Sunday, July 22, 2012


It is that time of the year when the stage is set for the Greatest Pageant on Earth. That time of the year when an ancient tradition is upheld and performed with centuries-practised ease, and yet, one that is fraught with hardships and adversities galore. Hordes of wildebeest are preparing for their passage from the spent savannahs of Serengeti to Maasai Mara to feast on manna, in what has been an indispensable rite of passage since time immemorial.  In East Africa, wildebeest herds and along with them multitudes of zebras and gazelles are now filling up the horizon of the endless plains and blurring the boundaries of Tanzania and Kenya as they embark on an annual pilgrimage.
Following the scent of the rains and red oat grass that springs from the bosom of the soil in Mara, these mammals embark on a cyclical migration that will ensure their survival and perpetuation of their progeny and species. The animals may not heed borders but they do have to surmount the boundaries of the Mara River that interrupts their migratory route. It is while crossing the Mara that an epic saga unfolds – of predator and prey, of triumph and decay, of leap of faith and fate, of life and death; but mainly of survival. Cats – lions and leopards - lie in ambush on land and crocodiles under water to indulge in an orgy of feast that spells the dance of death for the protagonists.
Year after year, when the long rains start in Kenya, the anticipation mounts even among the tourists, the frenzy equalling what is building in the ranks of the gnus (as wildebeests are called due to their onomatopoeic  grunting). While most may see wave upon waves of wildebeest simmering on the vast expanse, they may not necessarily witness the spectacle by the river that gives the event that edge. Getting to witness a river crossing is a matter of fortuity. By calendar, migration occurs anytime between July to September (old-timers, Kenyans, tell us how the onset used to be early June a decade back and has gone off-kilter since), but the river crossing itself is a mercurial moment. Within a span of a day, one set of tourist may witness surcharged drama at river Mara where the other may come upon a sterile scene.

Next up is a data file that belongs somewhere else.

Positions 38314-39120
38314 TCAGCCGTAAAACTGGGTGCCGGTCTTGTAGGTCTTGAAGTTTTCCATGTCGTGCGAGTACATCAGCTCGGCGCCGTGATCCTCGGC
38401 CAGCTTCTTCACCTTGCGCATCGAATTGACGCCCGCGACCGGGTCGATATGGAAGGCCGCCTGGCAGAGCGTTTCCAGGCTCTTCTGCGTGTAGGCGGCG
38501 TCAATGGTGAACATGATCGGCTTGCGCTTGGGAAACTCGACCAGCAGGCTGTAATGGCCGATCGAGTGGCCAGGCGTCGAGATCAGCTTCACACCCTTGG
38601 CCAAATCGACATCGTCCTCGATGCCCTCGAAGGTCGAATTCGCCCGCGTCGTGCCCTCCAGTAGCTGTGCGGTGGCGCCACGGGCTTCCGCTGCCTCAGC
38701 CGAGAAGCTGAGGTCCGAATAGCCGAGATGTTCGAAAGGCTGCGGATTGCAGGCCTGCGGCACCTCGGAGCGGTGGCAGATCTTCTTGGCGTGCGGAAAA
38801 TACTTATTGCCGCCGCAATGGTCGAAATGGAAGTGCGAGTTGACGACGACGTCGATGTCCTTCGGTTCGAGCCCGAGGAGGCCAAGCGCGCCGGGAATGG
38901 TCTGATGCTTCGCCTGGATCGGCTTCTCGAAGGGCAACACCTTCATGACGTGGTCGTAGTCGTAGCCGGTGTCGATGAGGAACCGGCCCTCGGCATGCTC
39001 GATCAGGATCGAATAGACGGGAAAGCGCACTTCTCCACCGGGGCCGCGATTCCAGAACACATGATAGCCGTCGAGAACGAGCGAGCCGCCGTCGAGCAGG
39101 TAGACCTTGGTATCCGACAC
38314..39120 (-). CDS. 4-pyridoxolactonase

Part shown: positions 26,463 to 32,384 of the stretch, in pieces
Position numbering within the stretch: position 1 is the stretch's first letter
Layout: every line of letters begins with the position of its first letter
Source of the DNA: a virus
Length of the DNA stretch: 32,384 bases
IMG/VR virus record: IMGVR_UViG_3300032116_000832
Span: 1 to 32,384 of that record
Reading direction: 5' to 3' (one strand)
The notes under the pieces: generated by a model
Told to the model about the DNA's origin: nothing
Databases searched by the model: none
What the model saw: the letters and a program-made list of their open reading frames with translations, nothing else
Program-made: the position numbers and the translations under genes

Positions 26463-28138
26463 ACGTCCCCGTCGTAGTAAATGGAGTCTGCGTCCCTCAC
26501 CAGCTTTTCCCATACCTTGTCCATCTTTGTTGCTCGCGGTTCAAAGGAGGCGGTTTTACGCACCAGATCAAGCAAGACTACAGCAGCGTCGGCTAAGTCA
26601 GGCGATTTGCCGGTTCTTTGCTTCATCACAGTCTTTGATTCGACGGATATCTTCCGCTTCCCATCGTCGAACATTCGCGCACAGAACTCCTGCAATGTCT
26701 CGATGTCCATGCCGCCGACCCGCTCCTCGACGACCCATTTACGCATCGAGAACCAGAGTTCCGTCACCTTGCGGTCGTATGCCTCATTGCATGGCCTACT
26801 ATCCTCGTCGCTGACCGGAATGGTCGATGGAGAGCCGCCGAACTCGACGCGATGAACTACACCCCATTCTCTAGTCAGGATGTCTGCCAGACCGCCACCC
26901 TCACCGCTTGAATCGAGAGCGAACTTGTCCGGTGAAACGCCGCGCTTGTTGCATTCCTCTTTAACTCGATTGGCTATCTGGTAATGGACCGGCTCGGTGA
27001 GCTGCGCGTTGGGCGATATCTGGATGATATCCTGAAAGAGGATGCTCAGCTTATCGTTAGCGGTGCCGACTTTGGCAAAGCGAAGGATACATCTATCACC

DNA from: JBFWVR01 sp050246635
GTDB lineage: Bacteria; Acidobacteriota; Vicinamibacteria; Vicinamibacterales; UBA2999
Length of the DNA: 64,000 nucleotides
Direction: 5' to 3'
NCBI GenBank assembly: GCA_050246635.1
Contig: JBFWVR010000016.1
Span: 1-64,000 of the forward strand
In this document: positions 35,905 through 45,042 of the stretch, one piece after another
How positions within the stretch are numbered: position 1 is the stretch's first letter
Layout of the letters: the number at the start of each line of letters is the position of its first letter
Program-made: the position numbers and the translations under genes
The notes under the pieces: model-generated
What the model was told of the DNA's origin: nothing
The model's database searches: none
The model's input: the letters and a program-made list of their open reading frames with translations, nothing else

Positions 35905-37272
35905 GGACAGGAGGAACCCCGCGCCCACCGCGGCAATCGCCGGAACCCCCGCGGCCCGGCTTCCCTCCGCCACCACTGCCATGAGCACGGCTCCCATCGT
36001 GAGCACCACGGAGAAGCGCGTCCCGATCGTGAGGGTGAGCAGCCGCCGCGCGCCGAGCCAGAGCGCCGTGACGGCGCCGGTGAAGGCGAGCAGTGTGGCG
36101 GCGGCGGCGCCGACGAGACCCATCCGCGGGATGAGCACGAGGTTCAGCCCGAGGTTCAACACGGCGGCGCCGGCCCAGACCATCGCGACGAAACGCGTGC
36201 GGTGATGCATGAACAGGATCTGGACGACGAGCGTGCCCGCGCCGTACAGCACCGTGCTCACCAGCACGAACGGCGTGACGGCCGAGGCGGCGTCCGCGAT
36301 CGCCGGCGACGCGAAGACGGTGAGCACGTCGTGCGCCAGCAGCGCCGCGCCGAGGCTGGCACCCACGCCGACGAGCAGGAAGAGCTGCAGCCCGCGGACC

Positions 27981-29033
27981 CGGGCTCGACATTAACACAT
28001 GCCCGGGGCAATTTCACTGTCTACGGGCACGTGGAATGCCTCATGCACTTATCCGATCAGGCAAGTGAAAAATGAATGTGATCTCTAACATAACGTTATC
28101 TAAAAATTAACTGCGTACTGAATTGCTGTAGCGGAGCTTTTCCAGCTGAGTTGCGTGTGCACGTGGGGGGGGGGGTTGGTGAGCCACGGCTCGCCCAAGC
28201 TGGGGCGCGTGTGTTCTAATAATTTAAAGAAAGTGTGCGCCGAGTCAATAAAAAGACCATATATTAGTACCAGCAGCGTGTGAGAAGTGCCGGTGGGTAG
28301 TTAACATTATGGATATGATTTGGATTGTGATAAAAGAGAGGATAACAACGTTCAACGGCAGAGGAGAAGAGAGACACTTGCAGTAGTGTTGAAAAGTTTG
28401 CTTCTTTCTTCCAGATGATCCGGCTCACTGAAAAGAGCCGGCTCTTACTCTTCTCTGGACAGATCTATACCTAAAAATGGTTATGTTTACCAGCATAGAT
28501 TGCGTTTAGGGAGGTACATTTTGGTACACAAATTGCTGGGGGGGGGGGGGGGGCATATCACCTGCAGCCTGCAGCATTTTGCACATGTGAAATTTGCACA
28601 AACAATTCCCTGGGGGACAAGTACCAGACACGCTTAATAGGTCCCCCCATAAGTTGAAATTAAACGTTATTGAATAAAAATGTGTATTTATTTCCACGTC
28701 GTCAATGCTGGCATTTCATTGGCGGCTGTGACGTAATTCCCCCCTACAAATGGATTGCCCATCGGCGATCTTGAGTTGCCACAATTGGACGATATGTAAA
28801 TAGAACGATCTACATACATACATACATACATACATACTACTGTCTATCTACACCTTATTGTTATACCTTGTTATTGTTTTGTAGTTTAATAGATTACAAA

For the three years that we were in Kenya we tried to time our visit to coincide with the event. I must admit to being deficient of intuition or super-sensory perception of the gnus and considering that bookings had to be done months in advance it was a chance in a million we were up against. In 2009, after a rain check, we visited end-July only to find everything quiet on the Mara front. The river itself was at ebb due to below average rainfall. Away from the river, at places, we came upon single files of gnus – nervous and uncertain - criss-crossing the plains in obvious confusion. These were early stragglers who had lost their way. In 2010, to be on the safe side, we made the Mara trip in September. This time round we were a tad late and while we did not see the river crossing we saw congregations of mega-herds dotting the horizon.  So last year, we hit Mara in August and hoped in hell.
And this is what we saw.